Reuters – Oil prices steadied on Monday as news that China planned to ship large volumes of U.S. crude in August and September countered rising tensions between the two countries and a delay in the review of their trade pact over the weekend.
Brent crude was down 13 cents, or 0.3%, to $44.67 a barrel, and West Texas Intermediate crude was down 4 cents, or 0.1%, to $41.97 a barrel.
The emergence of new coronavirus hot spots particularly in Europe also put pressure on fuel demand and oil prices, analysts said, while a weak dollar lent some support.
“Clearly the market is not tightening as quickly as initially anticipated. Demand is taking longer than expected to get back to normal levels,” ING Group said.
Market sentiment soured after the United States and China delayed a review of their Phase 1 trade deal initially slated for Saturday, citing scheduling conflicts.
However, in a positive signal, Chinese state-owned oil firms have tentatively booked tankers to transport at least 20 million barrels of U.S. crude for August and September.
Investors are also looking for more clues on future supply from a meeting this week of a panel representing ministers of the Organization of the Petroleum Exporting Countries and its allies, a group known as OPEC+.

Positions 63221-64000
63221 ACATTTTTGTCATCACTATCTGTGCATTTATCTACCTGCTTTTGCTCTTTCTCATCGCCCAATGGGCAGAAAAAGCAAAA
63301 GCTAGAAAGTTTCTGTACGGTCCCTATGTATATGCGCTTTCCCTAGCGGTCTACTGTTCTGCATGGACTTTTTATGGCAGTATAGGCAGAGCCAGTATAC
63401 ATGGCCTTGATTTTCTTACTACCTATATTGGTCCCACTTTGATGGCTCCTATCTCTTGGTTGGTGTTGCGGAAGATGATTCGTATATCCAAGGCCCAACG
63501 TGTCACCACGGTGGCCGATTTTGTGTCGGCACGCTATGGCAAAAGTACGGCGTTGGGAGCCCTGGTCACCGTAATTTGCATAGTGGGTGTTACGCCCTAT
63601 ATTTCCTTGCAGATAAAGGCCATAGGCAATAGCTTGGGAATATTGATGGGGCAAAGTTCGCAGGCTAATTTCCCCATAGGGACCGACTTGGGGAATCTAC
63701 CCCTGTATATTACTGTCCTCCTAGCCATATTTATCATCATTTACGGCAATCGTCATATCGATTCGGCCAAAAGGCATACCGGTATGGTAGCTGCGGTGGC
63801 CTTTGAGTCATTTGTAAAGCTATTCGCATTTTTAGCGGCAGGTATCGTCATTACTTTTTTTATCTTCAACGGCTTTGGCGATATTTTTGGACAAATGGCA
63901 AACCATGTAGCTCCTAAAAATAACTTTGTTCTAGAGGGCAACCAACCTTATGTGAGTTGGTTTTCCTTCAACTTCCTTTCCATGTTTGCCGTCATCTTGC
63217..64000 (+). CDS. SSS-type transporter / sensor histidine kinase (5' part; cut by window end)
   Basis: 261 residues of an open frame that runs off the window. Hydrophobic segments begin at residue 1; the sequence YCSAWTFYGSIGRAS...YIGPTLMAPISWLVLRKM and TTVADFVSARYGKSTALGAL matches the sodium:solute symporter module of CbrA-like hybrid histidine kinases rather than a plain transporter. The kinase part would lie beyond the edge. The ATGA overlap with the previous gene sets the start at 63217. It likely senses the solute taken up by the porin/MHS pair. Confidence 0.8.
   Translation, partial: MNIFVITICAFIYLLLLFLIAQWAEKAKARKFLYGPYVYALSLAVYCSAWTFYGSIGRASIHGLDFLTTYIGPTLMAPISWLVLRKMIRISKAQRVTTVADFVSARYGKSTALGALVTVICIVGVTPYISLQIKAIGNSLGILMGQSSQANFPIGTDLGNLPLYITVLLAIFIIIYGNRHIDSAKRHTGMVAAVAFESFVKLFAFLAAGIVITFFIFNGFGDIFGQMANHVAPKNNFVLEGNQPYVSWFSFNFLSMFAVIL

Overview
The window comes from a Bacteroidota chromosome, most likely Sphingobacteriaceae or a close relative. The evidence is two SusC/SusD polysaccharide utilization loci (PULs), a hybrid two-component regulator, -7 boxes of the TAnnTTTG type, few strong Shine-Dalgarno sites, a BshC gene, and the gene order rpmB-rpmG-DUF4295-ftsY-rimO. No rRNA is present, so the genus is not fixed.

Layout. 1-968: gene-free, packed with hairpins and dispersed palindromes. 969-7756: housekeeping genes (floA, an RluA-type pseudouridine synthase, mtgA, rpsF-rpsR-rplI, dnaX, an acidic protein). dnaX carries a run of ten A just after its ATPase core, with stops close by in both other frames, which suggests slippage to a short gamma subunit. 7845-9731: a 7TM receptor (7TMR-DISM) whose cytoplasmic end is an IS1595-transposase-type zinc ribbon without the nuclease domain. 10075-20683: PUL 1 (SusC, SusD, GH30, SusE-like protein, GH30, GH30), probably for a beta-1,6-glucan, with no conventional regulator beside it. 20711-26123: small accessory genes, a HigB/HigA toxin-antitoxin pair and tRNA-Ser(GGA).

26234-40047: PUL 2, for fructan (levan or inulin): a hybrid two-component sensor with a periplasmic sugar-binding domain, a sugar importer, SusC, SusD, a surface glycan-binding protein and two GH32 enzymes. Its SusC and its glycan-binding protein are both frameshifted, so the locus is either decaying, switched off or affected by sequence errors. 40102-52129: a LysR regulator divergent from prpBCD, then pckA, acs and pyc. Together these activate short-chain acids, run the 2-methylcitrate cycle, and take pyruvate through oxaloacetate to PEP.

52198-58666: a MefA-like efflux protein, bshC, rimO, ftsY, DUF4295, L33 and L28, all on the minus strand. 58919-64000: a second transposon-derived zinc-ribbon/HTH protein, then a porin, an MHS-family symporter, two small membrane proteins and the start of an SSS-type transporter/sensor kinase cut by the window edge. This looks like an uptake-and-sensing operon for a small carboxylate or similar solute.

The Joint Ministerial Monitoring Committee (JMMC) monitors OPEC+ production curbs agreed earlier this year. Last month, the JMMC recommended that cuts be eased from Aug. 1 to about 7.7 million barrels per day (bpd) from a reduction of 9.7 million bpd since May, in line with an earlier OPEC+ agreement.
Iran’s oil minister, Bijan Zanganeh said “OPEC’s performance has been successful because the price of oil has risen from $16 in May to around $45 and has stabilized.”
ANZ estimated that demand had risen 8 million barrels per day (bpd) over the past four months to 88 million bpd – still 13 million bpd below this time last year.
In the United States the number of oil and natural gas rigs operating last week remained anchored at a record low for the 15th week, even as higher oil prices prompt some producers to start drilling again.